The Communion plate belonging to the Church is (with the exception of the paten) of no great interest. It is of massive silver, and comprises—flagon, chalice, and two salvers, and was presented to the Church by Rector Green. The paten, of pre-Reformation date, is of silver gilt and is enamelled. There is represented upon it the Father as "the Ancient of Days" enthroned, and supporting the Son hanging on the Cross, above the head of which is the Holy Dove, and round the rim is this


It has been engraved for the Instrumenta Ecclesiastica of the Camden Society.
The Registers date from the year 1558, and the more ancient ones have been newly bound at the cost of the present Rector.
The churchyard is very large, being about two acres in extent, and has in it some wrecks of ancient elm trees; but it contains, so far as is known, no memorials of any historic interest. At its east end there are some ancient timber houses, formerly occupied by the priests of the chantries within the
Church. They passed into lay hands at the Reformation, and having been long used as "Poor Houses," have been again sold. There is an interesting window belonging to one of them visible from the street. (The village green adjoining the churchyard on the south goes by the name of the Butt-way, and is probably an unenclosed portion of the area upon which the parish butts were set up in the days when the use of the long-bow was obligatory upon every able-bodied free-man below the rank of Knight or Esquire. The archery practice generally took place on Sundays and Holy Days after Divine Service.) Of monuments in the Church, there is in the nave a stone, probably a coffin lid, bearing this inscription:—


There is also a beautiful slab with a floriated cross, and another of a more simple design, both without any legend, also a very large wedge-shaped stone without inscription. In the north
aisle there is a large slab of Reigate stone inscribed—

With a half-length figure of Elienore. This is figured in the Gentleman's Magazine of 1794, plate iii., page 809. This monument is now unavoidably concealed by the new seats. There are also some seventeenth century brasses for the family of Faunce; one of the series is missing.
(Here lyeth the body of Thomas Faunce yeoman, who had two wives Alyce & Elizabeth & had issue by Alyce 2 sones and one daughter & by Elizabeth one sonne and 2 Daughters. The sayd Thomas Deceased yc first day of July 1609 beinge of y° age of LXXXllH yeres : and Alyce dyed ye first daye of Marche 1592 being aged LXifi yeres : Thomas His eldest son'e by Alyce being Mayor of y° cittie of Eochester at his Fathers decease. Here under lyeth interred the body of Bonham Faunce late of this parish Gent: aged 66 : Hee had issue by his two wives Elizabeth and Mary eich of them one childe; Hee dyed the 16 day of February 1652.)

In the south aisle there is a very late brass for Elizabeth Gissome, (Heare lyeth the body of Elizabeth Gissome late wife of James Gissome of this parrish who departed this life the 14 day of November 1668 being aged 19 yeares & 10 moneths Vivit post funere virtus.) also a stone for the Baynards (Here lyeth the body of Richard Baynard who departed this life May day 1672 aged 4(1 years. Here lyeth the body of Dorryti Baynard late wife of John Baynard of this parish who departed this life ye 21 day of September 1667. Also here lyeth the body of Richard Baynard sone of John and Dorryti Baynard who departed this life March 17th 1671 aged 8 years. Here lyeth the body of John Baynard Husband to Dorryti Baynard and father to Richard Baynard who departed this life May 7th 1676 aged 56 yeares.)  of this parish; and on either side of the east end of the nave there are modern tablets erected by the parishioners in memory of Rectors Simpkinson and Burney. There is also on the eastern respond of the south arcade a brass plate which records the gift by John Brown of certain lands to the school in the year 1699.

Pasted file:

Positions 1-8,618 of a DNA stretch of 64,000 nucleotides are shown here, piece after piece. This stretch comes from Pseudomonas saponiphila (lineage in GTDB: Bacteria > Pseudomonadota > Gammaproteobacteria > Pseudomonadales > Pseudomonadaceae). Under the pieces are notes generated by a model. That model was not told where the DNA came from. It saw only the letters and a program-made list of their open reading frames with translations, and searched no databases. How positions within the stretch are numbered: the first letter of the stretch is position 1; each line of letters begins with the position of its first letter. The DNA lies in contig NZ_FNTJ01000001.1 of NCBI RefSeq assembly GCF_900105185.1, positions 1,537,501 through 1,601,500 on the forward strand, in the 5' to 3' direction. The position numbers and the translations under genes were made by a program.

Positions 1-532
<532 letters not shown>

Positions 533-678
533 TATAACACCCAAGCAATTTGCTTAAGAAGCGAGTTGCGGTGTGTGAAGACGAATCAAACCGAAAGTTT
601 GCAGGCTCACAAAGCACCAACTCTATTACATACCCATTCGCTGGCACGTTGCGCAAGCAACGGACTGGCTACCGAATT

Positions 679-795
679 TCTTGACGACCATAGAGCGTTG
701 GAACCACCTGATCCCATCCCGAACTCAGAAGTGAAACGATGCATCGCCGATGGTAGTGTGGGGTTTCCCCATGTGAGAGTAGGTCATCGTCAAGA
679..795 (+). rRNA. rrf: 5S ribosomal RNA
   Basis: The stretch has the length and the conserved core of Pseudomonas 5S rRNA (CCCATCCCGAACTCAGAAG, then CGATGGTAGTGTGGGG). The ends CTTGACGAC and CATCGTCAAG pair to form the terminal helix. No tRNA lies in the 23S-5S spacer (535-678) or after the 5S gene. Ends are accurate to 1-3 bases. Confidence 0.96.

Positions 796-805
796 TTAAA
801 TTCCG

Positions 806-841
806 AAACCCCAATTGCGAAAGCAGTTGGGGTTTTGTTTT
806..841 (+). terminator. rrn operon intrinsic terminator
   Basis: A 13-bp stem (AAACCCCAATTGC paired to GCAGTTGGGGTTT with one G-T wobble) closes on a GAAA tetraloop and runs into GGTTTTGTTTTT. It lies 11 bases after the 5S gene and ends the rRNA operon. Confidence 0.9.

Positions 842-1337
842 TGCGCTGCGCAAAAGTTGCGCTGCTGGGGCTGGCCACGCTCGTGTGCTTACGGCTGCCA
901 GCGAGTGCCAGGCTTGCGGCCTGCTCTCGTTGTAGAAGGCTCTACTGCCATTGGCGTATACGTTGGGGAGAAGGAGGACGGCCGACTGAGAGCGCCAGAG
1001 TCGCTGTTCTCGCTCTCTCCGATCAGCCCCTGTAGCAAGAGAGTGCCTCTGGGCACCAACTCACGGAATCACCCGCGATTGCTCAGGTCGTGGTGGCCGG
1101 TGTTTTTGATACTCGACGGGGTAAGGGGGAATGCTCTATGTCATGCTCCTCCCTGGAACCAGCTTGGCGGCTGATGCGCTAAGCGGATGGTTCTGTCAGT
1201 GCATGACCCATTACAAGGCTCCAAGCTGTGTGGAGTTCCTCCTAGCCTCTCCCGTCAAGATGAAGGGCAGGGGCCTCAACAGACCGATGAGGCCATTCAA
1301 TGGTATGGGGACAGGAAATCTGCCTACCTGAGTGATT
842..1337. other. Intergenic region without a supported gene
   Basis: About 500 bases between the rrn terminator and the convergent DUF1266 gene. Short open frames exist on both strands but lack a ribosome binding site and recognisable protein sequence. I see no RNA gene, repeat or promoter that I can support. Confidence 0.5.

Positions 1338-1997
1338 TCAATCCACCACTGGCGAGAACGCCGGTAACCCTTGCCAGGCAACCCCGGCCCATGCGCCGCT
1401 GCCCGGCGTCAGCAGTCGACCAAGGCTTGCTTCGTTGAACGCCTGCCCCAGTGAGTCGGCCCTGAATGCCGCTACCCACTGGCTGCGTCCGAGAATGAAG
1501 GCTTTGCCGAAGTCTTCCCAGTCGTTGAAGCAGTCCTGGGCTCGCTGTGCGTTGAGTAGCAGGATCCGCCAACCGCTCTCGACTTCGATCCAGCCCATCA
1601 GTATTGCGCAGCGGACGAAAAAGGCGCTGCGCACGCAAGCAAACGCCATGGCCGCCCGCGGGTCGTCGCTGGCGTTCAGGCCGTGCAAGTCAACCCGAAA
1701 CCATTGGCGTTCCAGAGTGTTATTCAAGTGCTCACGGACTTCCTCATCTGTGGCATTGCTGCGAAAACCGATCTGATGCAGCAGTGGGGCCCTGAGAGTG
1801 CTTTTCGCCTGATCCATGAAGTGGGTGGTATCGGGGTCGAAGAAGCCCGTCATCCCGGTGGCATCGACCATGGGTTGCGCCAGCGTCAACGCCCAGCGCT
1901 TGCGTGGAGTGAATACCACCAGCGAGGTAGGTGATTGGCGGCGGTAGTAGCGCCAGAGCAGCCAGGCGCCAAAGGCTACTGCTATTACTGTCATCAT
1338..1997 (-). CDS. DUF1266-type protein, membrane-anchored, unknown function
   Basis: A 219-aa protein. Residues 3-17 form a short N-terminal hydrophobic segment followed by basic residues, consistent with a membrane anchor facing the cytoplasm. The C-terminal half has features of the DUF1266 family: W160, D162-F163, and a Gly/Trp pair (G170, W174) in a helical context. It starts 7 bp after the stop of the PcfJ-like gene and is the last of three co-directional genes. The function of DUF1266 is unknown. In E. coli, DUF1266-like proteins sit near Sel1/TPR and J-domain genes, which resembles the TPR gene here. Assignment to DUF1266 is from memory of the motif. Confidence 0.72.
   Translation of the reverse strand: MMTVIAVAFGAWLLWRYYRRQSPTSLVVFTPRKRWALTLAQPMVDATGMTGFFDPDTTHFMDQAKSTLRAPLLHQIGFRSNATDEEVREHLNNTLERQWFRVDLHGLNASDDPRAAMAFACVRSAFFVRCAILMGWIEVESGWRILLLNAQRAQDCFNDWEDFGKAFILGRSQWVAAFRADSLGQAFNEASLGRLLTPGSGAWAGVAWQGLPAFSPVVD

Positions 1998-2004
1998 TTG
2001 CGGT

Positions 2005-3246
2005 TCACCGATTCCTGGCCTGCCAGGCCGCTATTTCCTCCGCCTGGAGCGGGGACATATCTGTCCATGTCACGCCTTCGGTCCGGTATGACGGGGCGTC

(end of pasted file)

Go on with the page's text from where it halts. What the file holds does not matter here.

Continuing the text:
In the chancel are two large stones with the matrices of their brasses, evidently in memory of ecclesiastics—probably Eectors of the parish, but who they were it is impossible to say. In one of the Register books the burial of Mrs. Annesley, the wife of the intruded Rector, in the time of the great Rebellion, is recorded as having been effected to the east of the largest of these two stones. Just east of the organ is a slab of Bethersden marble, much defaced by time, and with no legend; also there is another with the matrix of a small half length brass of an ecclesiastic, under the tiles in the middle of the chancel between the choir-seats. It was so shattered that it was left as it was, and the levelling for the tiles just allowed them to cover it and the stone above mentioned. There are also to be seen outside the Church under the foundation of the west wall of the south aisle some pieces of ancient gravestones, which have evidently been improperly diverted from their original purpose into foundation stones.
In conclusion, it is to be hoped that many years will not elapse before Cliffe Church, one of the largest and most interesting in West Kent, shall have undergone a thorough restoration; which, however, must be a work of very considerable cost, it being roughly estimated that it would take from £1500 to £3000 to complete the satisfactory restoration of the chancel; and at the very least from £3000 to £4000 that of the nave and aisles. And as Cliffe is now, owing to the establishment of Cement Works, recovering rapidly from the decay which overtook it after the fire, by which the greater part of the town, as it then was, was destroyed some three hundred years ago, there seems every prospect that its noble Church may again become as highly appreciated by a large and devout congregation (illuminated, however, by a purer and more primitive Faith), as it ever was in its earliest and best days of construction and enlargement.

Reproduced by kind permission of the Kent Archaeological Society.